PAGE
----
In the early months of 1892, a neighbor of the Lees came to their house in Swedeland, Pa. (near Norristown) carrying a newspaper from London. In it was an advertisement for a variety program at the Royal Aquarium, London. Listed among the acts was �S. F. Cody and family, the Champion Shooters of America.� Samuel�s new �family� consisted of Lela and her three sons: Edward, Leon, and Vivian. One can only imagine the effect this betrayal had on an already sick Maud. She and Samuel were never divorced; in future years, Maud would tell people that her husband S. F. Cody was dead. They never saw one another again.
Perhaps the most terrifying fact about schizophrenia is that it is a progressive disease, and after the first onset episodes, schizophrenics can recover some normal function. However, they are aware that they are different, and live in fear of slipping into the next episode. Maud had defined herself as a Wild West show performer�an actress, horsewoman, and sharpshooter. In the years following 1891, she tried to continue her career, and in doing so met with more pain, shame, and sadness than any person should have to endure. Over a decade later, her muddled efforts to explain her experiences in 1891 to others would bring her even more misfortune.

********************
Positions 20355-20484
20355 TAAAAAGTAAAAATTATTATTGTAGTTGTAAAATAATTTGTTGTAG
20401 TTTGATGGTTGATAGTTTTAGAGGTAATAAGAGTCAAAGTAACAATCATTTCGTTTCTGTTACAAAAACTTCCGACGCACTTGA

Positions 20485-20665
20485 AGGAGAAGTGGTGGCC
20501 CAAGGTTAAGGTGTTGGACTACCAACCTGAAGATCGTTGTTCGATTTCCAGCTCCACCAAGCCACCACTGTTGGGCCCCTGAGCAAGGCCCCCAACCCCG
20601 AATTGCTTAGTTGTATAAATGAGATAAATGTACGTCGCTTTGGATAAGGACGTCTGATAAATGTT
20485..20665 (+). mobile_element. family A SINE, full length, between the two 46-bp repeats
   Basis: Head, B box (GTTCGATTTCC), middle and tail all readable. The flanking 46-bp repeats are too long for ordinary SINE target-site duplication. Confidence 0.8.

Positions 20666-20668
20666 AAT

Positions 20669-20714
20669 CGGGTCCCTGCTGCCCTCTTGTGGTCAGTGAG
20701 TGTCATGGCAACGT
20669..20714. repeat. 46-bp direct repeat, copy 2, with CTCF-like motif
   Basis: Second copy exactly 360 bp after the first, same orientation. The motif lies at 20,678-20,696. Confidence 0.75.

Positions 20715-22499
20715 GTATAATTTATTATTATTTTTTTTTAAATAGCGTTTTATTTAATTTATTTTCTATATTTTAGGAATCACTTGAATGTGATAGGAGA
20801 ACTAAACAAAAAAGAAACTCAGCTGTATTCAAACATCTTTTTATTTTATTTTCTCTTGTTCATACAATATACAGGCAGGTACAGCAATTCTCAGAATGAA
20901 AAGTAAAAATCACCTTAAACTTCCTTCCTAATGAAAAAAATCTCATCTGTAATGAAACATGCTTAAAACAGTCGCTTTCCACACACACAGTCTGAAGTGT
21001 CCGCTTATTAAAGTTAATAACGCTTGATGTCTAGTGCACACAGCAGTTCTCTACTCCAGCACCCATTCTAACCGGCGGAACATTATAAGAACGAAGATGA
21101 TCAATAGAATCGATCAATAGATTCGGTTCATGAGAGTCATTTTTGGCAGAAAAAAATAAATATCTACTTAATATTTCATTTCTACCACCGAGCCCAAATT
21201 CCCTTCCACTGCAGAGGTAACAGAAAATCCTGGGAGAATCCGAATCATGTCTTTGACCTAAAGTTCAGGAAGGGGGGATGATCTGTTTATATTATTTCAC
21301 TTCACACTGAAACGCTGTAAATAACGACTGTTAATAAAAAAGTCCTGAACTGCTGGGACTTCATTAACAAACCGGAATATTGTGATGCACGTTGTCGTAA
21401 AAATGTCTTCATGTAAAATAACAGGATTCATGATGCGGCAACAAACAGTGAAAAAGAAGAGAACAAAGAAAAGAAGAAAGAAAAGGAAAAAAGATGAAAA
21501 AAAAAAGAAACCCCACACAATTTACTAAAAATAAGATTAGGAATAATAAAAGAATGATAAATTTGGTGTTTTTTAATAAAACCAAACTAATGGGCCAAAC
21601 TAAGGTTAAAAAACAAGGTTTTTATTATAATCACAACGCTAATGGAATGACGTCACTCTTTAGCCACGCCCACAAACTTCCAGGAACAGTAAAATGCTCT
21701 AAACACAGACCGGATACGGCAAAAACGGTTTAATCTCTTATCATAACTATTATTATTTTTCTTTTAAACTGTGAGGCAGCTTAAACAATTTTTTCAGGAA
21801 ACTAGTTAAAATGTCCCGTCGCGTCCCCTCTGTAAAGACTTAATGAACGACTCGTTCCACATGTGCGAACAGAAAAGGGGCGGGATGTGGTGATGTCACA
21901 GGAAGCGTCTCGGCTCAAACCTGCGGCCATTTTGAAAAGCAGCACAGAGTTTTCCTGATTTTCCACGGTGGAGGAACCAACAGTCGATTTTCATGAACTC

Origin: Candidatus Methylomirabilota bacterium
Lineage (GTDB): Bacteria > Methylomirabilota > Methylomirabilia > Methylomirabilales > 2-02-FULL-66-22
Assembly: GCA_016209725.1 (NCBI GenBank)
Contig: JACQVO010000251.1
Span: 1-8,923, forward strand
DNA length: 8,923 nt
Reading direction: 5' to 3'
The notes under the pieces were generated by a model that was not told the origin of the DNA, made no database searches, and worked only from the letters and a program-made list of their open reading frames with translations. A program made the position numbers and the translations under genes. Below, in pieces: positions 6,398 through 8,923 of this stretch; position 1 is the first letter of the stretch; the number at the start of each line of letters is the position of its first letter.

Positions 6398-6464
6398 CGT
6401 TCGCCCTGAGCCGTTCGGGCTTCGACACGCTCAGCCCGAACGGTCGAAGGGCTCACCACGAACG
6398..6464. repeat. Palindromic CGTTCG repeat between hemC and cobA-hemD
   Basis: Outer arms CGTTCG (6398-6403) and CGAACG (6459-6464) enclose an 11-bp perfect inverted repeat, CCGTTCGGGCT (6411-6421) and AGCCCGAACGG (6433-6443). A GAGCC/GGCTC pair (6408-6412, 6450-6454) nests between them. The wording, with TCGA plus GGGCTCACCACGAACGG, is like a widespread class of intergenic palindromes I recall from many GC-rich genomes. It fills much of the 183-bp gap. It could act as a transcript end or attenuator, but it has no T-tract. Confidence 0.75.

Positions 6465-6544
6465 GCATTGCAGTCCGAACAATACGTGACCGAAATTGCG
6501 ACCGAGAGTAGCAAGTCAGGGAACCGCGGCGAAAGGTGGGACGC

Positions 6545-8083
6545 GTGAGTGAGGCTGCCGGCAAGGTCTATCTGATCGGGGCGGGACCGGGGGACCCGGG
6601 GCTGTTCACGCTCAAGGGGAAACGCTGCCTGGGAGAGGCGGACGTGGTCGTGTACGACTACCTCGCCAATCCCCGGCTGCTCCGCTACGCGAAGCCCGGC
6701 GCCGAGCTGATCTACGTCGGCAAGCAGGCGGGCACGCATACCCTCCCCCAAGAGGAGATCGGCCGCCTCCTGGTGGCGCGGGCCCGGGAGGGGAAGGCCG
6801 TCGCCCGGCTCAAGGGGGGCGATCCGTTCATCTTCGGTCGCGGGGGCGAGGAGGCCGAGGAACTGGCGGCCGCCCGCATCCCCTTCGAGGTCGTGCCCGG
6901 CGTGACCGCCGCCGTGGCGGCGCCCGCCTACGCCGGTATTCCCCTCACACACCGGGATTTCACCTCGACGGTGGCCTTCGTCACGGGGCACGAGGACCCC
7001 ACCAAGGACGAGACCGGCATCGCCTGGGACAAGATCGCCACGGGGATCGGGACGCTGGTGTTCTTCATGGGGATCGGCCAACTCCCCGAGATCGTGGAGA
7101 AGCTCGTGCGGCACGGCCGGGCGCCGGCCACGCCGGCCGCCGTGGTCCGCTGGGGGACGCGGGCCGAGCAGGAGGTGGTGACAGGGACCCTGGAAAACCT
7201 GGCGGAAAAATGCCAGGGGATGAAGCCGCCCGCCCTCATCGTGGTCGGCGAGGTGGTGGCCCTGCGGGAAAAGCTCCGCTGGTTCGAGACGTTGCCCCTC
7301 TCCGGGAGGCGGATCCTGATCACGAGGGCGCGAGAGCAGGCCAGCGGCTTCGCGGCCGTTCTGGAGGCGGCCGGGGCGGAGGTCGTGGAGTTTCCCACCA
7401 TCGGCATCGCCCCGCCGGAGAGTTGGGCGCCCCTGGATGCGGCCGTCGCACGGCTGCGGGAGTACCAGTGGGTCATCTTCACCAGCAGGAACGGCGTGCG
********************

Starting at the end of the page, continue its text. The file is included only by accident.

The accidental death of Annie Von Behren during Frayne's mirror shot, 1882.
Jennie Fowler/Franklin/Moore/Kennedy, aka Mexis, with last husband William B. Kennedy and her daughter, in an affectionate portrait.
Mexis circa 1896
Coleman & Mexis, the last incarnation of the shooting act that began with Jennie Franklin in 1878, ran until 1915
Cross-section blueprint of the largest roofed arena in Europe, the National Agricultural Hall, Olympia.
Facade of Olympia, 1886, with cast-iron and glass construction used in its barrel roof. The insert in upper right shows smaller exhibition halls fitting within Olympia.
Olympian Club Roller Skating Rink. Note the large galleries of spectators around the perimeter.
Roller skating in Victorian London.
Cunard steamship S. S. Scythia (I), brought Maud from Liverpool to Boston.